We read about putting plants into prolonged dark periods of up to a week at end of flower, but I suppose she'd be getting killed anyways, also at switch to flower with no issues. (His Right Royal Herminess excl) and hear about timers blowing and not being trapped for a week and such with no major issues. Yield'd be another thing obvioulsly. It's just the air supply/temps I'm worried about, and indeed, if the plant would hibernate/shut down successfully and be able to recover afterwards

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    do you reckon it would hibernate in a fridge? cuts have been known to last months. how big is the plant? can you not just hide it? I had the letting agents round inspecting my house the other day and managed to cram my whole grow into a 60x60x120 tent then just disguised it amongst a pile of boxes(most of which contained grow equipment)

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    I dont know the answer to this and have never experimented with this kind of thing.
    What I can say is I have had plants lots of times where they do not grow, do not due, do not appear to be taking on board water or nutrients but they live quite happily. When root bound is an example of this.
    I believe the technical term is called "photosynthetic compensation point". Where some event has caused a plant to not grow (not stop growing since it will start again), not develop more growth in any way, including flowers. Usually if a plant does this, I give it a drop of superthrive, kick its arse and away it goes again. When root bound is the best example I can think of.
    Unfortunately, I dont know if this type of thing can be induced by restricting light.
    W
    Any suggestions are opinion only. I get some right, I get some wrong but I always try to help.

    How I set up my space?
    http://www.thctalk.com/cannabis-foru...post1069133241
    Woody's cloning method
    http://www.thctalk.com/cannabis-foru...post1069133290
    Woody's germinating guide
    http://www.thctalk.com/cannabis-foru...post1069199806

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    Thx cavemanjah but the Fridge is out, it'd be locked in a 26fft storage container say,no electrics or water

    Thx WoodyJ, it's not the light but the air though I'd think.

    No light = long night (up to a point) I co-incidentally saw a program the other day on ancient britain and how the ability to store grain was a major leap in civilisation. It showed how they sealed up the grain in a pit. The seeds would start to germinate and soon run out of oxygen then hibernate for up to two years and still be viable. That is a biological reaction that theoretically, may work on bigger plants, sort of suspended animation, and as long as no cell damage through frost I might get away with it?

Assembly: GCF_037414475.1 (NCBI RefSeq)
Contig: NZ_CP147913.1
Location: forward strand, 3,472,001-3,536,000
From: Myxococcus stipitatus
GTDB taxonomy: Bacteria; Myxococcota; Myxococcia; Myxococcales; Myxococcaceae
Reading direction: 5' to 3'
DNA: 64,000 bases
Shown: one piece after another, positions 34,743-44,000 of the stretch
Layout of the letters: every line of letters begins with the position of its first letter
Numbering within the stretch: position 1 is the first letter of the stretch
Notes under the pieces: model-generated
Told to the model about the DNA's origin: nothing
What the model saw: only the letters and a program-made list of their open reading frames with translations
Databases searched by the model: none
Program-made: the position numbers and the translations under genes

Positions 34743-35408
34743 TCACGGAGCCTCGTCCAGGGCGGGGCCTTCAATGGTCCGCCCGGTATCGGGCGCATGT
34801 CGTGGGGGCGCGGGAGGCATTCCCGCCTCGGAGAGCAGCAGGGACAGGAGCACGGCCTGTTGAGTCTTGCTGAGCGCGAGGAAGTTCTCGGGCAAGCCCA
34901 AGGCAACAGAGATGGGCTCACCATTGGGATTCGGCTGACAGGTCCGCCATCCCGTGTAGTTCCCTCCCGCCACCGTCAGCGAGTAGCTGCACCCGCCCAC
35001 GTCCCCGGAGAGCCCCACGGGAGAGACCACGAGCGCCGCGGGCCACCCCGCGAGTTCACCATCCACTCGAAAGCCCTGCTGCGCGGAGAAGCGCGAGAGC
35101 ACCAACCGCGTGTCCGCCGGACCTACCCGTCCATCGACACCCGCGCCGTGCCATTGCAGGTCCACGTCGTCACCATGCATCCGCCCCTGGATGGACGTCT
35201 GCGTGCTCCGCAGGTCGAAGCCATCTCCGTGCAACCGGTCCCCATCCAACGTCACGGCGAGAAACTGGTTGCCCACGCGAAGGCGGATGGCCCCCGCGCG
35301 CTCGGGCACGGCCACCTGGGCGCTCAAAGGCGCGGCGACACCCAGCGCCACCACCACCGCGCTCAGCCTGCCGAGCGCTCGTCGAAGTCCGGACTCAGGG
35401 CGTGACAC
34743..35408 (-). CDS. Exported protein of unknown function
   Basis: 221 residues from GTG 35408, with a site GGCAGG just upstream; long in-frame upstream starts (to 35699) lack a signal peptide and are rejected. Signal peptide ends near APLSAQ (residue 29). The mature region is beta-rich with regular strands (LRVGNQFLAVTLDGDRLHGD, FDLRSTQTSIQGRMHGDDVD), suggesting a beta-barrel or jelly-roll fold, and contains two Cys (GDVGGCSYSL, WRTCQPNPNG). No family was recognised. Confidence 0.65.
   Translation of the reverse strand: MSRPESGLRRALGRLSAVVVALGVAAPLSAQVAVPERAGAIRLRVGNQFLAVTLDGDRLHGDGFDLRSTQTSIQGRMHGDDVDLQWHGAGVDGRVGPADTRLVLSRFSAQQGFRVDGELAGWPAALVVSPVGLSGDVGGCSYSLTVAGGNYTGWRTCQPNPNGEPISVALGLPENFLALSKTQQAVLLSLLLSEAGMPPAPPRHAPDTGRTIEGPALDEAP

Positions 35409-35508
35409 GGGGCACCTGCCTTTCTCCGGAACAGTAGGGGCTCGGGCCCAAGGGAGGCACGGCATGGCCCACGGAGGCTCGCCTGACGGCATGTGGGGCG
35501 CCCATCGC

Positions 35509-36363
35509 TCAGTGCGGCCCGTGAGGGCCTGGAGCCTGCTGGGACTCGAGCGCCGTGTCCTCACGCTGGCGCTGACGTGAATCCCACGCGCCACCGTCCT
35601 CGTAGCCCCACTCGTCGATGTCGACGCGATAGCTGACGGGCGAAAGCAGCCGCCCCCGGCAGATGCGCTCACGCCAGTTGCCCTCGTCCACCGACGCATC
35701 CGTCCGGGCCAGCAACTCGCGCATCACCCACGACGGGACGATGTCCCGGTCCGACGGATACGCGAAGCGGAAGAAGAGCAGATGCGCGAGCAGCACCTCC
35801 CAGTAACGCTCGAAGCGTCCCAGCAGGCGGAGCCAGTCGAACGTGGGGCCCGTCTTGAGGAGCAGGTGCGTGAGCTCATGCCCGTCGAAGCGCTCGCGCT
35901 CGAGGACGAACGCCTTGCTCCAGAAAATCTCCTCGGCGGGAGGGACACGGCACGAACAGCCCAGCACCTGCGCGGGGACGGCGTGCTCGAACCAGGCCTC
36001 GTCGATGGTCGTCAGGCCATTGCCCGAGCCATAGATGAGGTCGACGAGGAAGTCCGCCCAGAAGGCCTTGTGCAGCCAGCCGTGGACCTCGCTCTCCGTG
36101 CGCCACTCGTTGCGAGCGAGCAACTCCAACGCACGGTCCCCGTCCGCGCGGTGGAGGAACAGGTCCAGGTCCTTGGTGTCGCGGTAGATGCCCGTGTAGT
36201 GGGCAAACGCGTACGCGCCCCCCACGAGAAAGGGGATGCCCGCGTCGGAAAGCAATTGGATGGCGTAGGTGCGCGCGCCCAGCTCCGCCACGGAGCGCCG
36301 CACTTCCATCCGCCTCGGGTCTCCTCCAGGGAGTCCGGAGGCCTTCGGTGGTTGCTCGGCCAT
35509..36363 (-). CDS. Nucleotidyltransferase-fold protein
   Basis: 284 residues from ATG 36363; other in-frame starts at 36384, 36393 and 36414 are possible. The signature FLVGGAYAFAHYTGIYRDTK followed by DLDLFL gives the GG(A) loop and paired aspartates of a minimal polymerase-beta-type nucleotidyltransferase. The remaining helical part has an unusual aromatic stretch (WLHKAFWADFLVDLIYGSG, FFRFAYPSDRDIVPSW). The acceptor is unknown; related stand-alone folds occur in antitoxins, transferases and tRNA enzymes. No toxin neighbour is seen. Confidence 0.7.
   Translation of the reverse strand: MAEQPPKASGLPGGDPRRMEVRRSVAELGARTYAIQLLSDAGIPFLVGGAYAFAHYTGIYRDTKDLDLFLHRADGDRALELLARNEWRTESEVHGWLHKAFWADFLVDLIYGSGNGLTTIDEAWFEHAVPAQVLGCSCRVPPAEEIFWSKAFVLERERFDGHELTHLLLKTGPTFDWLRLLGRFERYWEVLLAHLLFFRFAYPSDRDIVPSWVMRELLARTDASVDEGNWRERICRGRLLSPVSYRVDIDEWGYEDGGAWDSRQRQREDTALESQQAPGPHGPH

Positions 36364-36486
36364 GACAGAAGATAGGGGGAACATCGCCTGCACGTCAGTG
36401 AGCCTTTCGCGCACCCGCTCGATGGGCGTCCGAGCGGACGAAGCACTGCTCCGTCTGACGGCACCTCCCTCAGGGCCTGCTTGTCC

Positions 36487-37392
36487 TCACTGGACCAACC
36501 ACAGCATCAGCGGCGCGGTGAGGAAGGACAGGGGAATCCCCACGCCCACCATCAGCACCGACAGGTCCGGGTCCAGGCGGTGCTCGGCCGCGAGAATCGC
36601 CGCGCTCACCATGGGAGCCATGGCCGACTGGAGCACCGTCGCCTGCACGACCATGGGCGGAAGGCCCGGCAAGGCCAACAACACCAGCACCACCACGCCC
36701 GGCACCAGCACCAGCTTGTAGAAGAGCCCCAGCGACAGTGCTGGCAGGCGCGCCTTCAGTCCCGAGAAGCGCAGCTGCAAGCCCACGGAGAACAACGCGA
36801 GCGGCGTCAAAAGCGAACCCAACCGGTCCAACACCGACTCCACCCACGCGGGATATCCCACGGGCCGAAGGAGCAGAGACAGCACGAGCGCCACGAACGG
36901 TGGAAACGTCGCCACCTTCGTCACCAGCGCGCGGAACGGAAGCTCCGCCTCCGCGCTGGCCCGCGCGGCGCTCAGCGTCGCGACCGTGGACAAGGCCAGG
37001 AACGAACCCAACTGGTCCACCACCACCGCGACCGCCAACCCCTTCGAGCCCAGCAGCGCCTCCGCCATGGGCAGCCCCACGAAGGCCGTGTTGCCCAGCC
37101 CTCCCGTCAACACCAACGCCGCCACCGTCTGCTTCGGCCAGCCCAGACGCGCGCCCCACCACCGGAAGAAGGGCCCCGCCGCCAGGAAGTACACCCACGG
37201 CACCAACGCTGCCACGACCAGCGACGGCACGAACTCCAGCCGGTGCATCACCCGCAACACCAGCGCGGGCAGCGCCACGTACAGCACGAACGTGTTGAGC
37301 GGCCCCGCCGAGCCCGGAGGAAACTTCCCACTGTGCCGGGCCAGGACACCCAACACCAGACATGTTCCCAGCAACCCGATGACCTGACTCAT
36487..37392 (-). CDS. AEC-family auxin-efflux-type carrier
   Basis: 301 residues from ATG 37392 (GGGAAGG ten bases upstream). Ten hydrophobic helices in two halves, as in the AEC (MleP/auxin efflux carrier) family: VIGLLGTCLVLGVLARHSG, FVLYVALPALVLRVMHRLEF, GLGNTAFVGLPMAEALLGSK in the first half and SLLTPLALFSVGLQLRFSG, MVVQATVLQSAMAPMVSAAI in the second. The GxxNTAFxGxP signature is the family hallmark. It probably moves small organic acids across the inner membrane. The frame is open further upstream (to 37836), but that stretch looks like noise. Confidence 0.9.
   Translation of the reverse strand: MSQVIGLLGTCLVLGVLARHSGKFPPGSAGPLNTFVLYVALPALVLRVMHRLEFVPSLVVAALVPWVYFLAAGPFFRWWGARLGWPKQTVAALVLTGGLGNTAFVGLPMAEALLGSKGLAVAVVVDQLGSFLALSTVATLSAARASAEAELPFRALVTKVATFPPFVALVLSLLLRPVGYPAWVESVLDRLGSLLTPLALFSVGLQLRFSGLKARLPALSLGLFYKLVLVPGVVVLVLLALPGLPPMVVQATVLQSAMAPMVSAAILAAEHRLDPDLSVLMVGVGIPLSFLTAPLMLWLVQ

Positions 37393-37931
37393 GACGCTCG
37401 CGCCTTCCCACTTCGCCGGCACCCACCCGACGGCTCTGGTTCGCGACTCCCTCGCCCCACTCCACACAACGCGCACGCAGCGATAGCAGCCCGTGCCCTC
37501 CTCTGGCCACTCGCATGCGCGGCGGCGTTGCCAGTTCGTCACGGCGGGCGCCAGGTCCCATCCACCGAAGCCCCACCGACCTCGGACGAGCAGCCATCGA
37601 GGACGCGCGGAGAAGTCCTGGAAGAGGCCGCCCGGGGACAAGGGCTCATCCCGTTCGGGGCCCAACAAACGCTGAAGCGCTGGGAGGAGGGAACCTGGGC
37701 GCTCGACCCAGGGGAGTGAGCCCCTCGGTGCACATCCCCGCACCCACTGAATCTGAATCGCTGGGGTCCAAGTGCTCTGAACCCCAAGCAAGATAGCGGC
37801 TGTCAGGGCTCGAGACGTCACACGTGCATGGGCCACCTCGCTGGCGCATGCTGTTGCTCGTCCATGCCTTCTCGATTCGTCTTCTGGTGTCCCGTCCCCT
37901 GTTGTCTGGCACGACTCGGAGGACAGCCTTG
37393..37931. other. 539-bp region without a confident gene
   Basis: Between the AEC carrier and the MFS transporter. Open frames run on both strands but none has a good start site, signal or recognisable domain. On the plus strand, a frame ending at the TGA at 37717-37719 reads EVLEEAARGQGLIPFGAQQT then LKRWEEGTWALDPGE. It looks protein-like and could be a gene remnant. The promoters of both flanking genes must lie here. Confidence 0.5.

11. #7
    Master Poet Guest

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    You have to remember GB that was grain not a full blown plant with leaves and stem and everything. I would imagin that the leaves would go all droopy and start to wilt and die off.

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  13. #8
    Hillbilly Guest

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    Boy this one has me stumped, don't ever remember anything about cold storage plants or what not from Collage days. I know no light for one week all new growth will be light and stretched, two weeks will be a lot, and a lot of stress and might throw it into flower too, if it made it. I think you would have to chop any of the growth you got and re-veg it for a bit after to get an ok yield.. other then that two weeks is a long time but maybe it could be done!

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    Yes, I saw that prog too with Neil Oliver.
    I think the point I was trying to make was we have all seen plants that look like they should be dying but dont, for whatever reason. There will be a way of doing it I think but I wouldnt try it with a valuable plant such as MJ.
    I once experimented by covering up one branch on a plant overnight to try and get one branch to flower so I could sex it. Disaster, the branch fell off & died. I was told due to lack of transpiration and photosynthesis. I wouldnt know about that!

    Maybe if you are going to try & put them in a container for 2 weeks, a battery powered light with a battery powered fan may do the job of keeping them alive but I wouldnt like to think what state they will be in afterwards.
    W

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    Interesting idea. Maybe do some research into cryptobiosis and dormancy?

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  19. #11
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    Just found this...

    Not a lot to go on really but thats all I have been able to find on the subject.

    ISHS Acta Horticulturae 54: Symposium on Propagation in Arboriculture COLD-STORAGE OF PLANTS

    Author: I. Nyholm Abstract:
    While cold-storage of tree-seeds has been used for many years, large-scale cold-storage of plants has only been carried out the last 15–20 years. From uptake to planting the plants are exposed to serious influences: Drying, frost damages, attack of fungi and decomposition of storage matter.
    By using cold-storage of plants you are able to: